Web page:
17 Compare Wells, “Was Jesus Crucified Under Pilate” p. 24 with Bruce M. Metzger, Historical and Literary Studies: Pagan, Jewish and Christian(Grand Rapids: Eerdmans, 1968), especially pp. 18–19.
18 Metzger, Historical and Literary, pp. 11, 20–22; cf. Edwin Yamauchi, “Easter—Myth, Hallucination, or History?” Christianity Today, vol. XVIII, no. 12, March 15, 1974, pp. 4–7 and vol. XVIII, no. 13, March 29, 1974, pp. 12–16.
19 Michael Grant, Jesus: An Historian’s Review of the Gospels(New York: Scribner’s, 1977), p. 199.
20 Examples include Metzger, Historical and Literary(p. 7) and Pannenberg, Jesus—God and Man(p. 91).
21 Donald Guthrie surveys the recent state of Gospel studies on this issue, in his New Testament Introduction(Downers Grove: InterVarsity, 1990), pp. 53–56, 84–89, 125–131, 297–303.
Even historians such as Michael Grant accept the earlier dates, again contrary to Wells’ view.^22
Of course, the issue here is not a battle of how many scholars hold these positions, but the reasons behind their views. Still, if the majority of contemporary scholars is correct over against Wells’ position on the dating of the Gospels, then Wells’ assertion that the New Testament does not link Jesus to Pilate prior to AD 90 is also in error.
Even apart from the issue of dating, Wells employs another highly questionable line of reasoning to explain how the early church unanimously chose Pilate’s name—because “Pilate would naturally come to mind . . . . for he was just the type of person to have murdered Jesus.”^23 Here we must ask why would the Gospels all agree in this choice of names, even if Pilate did fit the description? Would Herod not be an even better choice? Wells obviously prefers his thesis because it facilitates his four-stage development of the New Testament. Yet his view is not compelling because it conflicts with the facts.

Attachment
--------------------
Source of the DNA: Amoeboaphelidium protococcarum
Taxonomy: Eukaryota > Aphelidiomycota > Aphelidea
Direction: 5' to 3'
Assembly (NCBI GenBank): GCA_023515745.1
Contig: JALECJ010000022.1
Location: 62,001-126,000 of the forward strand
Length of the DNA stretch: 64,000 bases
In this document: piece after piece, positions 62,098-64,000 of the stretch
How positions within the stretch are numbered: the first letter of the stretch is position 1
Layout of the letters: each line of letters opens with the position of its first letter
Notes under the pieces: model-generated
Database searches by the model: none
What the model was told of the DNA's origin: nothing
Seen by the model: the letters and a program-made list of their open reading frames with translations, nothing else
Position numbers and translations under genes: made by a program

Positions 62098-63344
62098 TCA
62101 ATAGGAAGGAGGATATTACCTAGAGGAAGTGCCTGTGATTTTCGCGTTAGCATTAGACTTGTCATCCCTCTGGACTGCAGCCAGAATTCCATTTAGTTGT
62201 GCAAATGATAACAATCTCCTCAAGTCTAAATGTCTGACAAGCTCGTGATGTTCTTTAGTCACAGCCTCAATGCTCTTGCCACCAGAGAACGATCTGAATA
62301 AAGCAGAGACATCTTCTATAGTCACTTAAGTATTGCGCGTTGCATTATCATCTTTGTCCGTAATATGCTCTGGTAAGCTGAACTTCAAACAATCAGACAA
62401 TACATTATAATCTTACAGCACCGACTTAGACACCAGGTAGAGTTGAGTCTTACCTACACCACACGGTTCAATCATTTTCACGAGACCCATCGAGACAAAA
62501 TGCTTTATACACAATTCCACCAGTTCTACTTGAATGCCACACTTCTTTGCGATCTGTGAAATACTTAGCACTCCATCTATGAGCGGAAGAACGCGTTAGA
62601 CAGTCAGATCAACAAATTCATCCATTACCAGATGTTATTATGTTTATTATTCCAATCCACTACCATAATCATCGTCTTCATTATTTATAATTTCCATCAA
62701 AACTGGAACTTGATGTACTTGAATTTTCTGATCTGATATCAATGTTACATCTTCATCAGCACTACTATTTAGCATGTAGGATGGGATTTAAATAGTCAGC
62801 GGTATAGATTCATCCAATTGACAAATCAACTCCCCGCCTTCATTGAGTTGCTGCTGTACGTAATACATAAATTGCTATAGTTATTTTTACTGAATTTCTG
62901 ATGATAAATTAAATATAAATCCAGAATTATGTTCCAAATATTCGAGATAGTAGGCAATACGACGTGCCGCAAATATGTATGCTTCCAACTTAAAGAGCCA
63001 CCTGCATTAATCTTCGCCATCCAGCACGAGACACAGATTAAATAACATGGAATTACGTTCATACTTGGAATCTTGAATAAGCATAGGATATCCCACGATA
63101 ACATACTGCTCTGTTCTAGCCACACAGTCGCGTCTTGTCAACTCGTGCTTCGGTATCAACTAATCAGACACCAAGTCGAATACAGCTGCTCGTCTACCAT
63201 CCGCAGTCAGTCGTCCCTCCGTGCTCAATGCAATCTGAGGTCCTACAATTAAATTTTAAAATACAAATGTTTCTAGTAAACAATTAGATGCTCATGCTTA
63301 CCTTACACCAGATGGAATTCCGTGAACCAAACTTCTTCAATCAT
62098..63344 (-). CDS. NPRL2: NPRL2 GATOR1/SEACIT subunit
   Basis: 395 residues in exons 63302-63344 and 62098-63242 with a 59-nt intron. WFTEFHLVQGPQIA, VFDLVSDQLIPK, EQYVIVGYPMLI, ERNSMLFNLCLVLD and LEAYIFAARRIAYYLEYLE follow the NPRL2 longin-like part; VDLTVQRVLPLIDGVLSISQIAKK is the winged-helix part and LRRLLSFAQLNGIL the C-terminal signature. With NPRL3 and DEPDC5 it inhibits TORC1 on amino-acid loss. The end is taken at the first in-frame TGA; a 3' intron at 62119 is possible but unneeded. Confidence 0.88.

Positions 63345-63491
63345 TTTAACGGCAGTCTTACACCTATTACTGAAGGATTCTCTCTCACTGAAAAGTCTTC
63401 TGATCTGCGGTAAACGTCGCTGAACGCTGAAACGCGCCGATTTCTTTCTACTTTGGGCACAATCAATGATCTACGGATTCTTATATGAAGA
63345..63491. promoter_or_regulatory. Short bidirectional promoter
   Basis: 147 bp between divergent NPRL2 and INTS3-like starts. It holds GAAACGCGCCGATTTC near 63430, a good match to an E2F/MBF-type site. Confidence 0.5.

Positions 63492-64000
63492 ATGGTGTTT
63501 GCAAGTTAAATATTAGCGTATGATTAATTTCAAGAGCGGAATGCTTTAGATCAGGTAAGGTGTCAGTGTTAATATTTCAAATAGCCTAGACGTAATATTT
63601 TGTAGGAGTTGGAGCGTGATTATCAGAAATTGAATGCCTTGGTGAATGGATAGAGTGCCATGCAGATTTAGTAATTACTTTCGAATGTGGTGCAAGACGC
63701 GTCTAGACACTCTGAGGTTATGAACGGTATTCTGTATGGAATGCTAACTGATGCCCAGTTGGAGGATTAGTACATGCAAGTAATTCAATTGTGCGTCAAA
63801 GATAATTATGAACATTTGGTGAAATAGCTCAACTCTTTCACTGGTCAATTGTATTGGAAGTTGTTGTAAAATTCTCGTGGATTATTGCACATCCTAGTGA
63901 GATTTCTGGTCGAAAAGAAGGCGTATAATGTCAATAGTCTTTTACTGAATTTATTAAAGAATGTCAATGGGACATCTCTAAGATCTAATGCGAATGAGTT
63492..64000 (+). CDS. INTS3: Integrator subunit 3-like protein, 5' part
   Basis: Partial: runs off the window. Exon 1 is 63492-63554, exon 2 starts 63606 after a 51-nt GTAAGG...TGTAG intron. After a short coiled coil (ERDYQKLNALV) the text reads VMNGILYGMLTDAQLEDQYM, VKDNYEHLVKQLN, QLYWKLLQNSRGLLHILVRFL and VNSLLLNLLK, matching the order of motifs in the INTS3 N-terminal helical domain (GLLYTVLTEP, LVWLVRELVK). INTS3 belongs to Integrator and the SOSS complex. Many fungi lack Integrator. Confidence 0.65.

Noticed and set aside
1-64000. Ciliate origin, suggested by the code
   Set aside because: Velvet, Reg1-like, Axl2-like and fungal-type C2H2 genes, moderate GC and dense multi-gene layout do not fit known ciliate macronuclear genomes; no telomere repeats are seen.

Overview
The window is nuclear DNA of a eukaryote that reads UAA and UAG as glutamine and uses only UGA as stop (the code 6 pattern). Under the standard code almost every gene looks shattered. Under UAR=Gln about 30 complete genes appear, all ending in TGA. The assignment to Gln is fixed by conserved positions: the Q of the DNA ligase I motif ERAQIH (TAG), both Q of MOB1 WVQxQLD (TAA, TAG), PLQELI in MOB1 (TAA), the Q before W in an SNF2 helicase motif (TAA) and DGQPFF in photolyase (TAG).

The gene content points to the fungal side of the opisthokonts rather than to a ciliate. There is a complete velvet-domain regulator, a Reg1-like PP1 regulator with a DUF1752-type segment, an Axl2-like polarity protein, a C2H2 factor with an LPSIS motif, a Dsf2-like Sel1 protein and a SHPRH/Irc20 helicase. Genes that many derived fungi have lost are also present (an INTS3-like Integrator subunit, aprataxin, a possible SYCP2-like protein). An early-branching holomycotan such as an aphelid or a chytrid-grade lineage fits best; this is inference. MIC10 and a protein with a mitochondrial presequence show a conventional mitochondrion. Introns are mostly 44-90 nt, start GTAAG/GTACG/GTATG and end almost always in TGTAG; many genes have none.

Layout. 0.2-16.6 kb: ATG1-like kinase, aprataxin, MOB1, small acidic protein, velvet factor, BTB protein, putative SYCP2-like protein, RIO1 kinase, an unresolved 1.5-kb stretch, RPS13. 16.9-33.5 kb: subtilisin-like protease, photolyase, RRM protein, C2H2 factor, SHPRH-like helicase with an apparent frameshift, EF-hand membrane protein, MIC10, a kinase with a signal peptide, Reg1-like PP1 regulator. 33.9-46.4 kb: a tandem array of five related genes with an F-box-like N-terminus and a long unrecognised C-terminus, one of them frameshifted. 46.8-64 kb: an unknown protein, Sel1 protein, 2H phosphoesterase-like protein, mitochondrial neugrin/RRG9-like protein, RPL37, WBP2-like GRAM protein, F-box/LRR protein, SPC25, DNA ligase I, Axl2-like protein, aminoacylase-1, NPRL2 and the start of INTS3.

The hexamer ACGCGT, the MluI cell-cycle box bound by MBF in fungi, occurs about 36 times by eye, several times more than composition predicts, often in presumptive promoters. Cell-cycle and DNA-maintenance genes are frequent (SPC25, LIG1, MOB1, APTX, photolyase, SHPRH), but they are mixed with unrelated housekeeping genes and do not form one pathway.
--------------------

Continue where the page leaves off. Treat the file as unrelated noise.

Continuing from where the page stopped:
A fifth criticism of Wells’ thesis is his lack of application of normal historical methodology to the Gospel material.^24 When this is done, historically reliable material about Jesus can be gleaned. Michael Grant specifically notes that this is the major problem with Wells’ thesis: But, above all, if we apply to the New Testament, as we should, the same sort of criteria as we should apply to other ancient writings containing historical material, we can no more reject Jesus’ existence than we can reject the existence of a mass of pagan personages whose reality as historical figures is never questioned.^25 By normal historical standards used to ascertain other events in ancient history, we can learn about Jesus as well.
Wells postulates that the lateness of the Gospels and the lack of reliable information caused their writers to do much guessing and made them accept almost anything reported about Jesus. Yet we have just seen several ways in which Wells’ lack of application of the historical method has contributed to the major problems with his thesis.
For example, if the majority of critical scholars is right in dating the Gospels earlier than Wells postulates, then these writings are much closer to the events that they record. The basis for the Gospel report of the death and resurrection of Jesus is firmly grounded in history, without being inspired by the mystery religions, again contrary to Wells’ thesis. That eyewitnesses had considerable influence is a definite pointer in the direction of the reliability of the material.^26 The trustworthiness of the